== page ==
Hotel Building Q&A: Part 1 — Skilled Labor and Value Engineering
12 min read
This month, EquityRoots had the opportunity to sit down with hotel construction builder, Neil Kumar of Kumar Construction Management. We’ve had a lot of our readers ask us questions about the construction process, and we hope this 2 part Q&A sheds some light on all the in’s and out’s of hotel construction! (For part 2, click here).
If you have more questions about hotel construction, hotel crowdfunding, or the hotel industry in general, visit our contact us page!
What is your general role in the development of a hotel?
NK: As a hotel construction builder, my role is to manage the construction of the site from start to finish — all the way from removing topsoil to receiving the final occupancy permits. I’m involved with hiring people with the right kind of experience for the site excavation, concrete foundation, structural work, interior and exterior finishes, and general site work. I also help coordinate the installation of furniture (which we refer to as FF&E: furniture, fixtures, and equipment), and hotel opening. There are a lot of moving pieces, and I always have to think at least 3 months ahead of everyone else to do each job effectively.
One of our readers asks: Is the availability of skilled labor challenging?
NK: In construction, it always seems like when there is a lot of labor available there are no projects, and when there is no labor available there is a surplus of projects.
With finding the right fit for skilled labor, we always prefer local, but sometimes we do have to look beyond the direct area of the regional site. Sometimes my team looks further south, in South Indiana, Missouri, Kentucky, or even Texas to find our labor pool. But yes — we always prefer local. If the pricing is right, we always prefer working with local crews who know the area.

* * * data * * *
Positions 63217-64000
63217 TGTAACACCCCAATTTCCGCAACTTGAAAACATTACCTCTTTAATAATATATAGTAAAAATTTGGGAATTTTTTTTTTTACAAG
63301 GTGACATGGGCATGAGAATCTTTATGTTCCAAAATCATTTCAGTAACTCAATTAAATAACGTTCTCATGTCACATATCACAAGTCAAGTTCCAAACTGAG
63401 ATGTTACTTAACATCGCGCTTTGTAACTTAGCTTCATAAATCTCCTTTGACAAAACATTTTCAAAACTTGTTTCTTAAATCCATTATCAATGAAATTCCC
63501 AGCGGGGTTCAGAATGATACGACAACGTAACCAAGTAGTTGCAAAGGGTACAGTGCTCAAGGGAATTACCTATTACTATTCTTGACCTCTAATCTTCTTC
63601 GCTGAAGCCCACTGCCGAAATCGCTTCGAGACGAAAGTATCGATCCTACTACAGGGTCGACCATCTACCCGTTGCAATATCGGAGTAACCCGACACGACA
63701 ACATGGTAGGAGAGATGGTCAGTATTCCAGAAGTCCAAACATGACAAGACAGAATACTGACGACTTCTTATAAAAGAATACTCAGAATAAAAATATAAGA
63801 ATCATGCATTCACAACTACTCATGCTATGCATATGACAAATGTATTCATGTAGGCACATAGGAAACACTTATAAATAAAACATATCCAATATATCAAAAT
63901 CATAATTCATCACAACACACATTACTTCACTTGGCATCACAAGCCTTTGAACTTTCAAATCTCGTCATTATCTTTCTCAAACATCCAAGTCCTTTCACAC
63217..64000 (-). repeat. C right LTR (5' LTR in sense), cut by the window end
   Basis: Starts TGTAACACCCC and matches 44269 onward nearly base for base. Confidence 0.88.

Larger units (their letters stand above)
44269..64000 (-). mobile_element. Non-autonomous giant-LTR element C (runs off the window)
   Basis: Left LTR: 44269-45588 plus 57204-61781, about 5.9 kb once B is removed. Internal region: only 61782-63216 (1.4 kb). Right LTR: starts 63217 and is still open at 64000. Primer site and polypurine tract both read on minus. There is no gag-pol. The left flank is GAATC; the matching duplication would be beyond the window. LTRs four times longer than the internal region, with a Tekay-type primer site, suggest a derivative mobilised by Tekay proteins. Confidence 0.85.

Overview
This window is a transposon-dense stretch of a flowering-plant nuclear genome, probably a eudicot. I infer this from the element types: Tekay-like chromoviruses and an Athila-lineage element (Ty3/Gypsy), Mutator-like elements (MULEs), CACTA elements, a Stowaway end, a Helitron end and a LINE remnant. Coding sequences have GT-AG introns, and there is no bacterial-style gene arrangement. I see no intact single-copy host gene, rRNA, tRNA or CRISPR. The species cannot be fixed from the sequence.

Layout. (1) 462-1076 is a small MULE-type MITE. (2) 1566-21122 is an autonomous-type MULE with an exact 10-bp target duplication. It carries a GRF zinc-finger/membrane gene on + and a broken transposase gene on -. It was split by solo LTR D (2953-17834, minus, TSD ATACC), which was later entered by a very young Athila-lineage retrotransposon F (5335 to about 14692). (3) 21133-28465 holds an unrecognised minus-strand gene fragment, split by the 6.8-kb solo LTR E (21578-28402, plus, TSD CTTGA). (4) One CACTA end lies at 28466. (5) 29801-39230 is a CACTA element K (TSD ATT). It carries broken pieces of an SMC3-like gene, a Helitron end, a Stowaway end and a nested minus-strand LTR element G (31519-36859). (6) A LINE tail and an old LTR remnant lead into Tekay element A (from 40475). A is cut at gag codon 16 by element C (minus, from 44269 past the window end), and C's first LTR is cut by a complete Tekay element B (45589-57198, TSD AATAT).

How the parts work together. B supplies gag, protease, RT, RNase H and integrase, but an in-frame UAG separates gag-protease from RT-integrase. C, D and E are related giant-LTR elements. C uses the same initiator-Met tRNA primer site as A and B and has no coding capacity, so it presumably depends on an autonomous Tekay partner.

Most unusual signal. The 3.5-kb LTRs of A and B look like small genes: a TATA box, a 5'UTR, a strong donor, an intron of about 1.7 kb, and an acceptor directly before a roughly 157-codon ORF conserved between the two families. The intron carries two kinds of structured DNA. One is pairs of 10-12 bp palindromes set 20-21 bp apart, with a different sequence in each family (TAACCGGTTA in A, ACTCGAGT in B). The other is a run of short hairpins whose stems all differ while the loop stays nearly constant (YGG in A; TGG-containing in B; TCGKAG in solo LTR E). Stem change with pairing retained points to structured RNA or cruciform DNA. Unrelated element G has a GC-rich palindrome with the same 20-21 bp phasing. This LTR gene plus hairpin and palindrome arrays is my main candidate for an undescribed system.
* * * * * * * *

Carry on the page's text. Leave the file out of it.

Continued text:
What are some of the characteristics that you look for in hiring?
NK: The two big things are experience and commitment. Our team sits with every prospective person we hire and examines their previous projects. You have to make sure they have the capacity to handle the project you want to hire them for, of course. How many workers do their teams have available?
But we don’t end there. The bottom line is that you always want to have a plan A and plan B. I always have backup crews ready to go in the case of an emergency. It’s a way of using competition to ensure that we hire only the best teams that are motivated to do the job.
Let’s say we hire a local plumber, for example. They have to be within our budget. But we also introduce them to a plumber from Texas — one that has done work for us in the past. We have the plumber from Texas join us at our current site and work with our local plumber.
The reality is that we want to communicate the message that although we choose to work with one person, we always have a plan B. And a plan C and D, to be honest. It’s always great when the first team or group you work with are excellent, but especially with larger projects, you cannot afford to take any chances.
One last thing is that our team doesn’t negotiate too much on price. If our budget is 350K, and a prospective group’s price is 700K, then we choose not to negotiate, because it is likely that we will have to negotiate with that group at every turn. You want people who are reasonably priced for your project from the very first shot.
What is reasonably priced? How do you determine what is reasonable?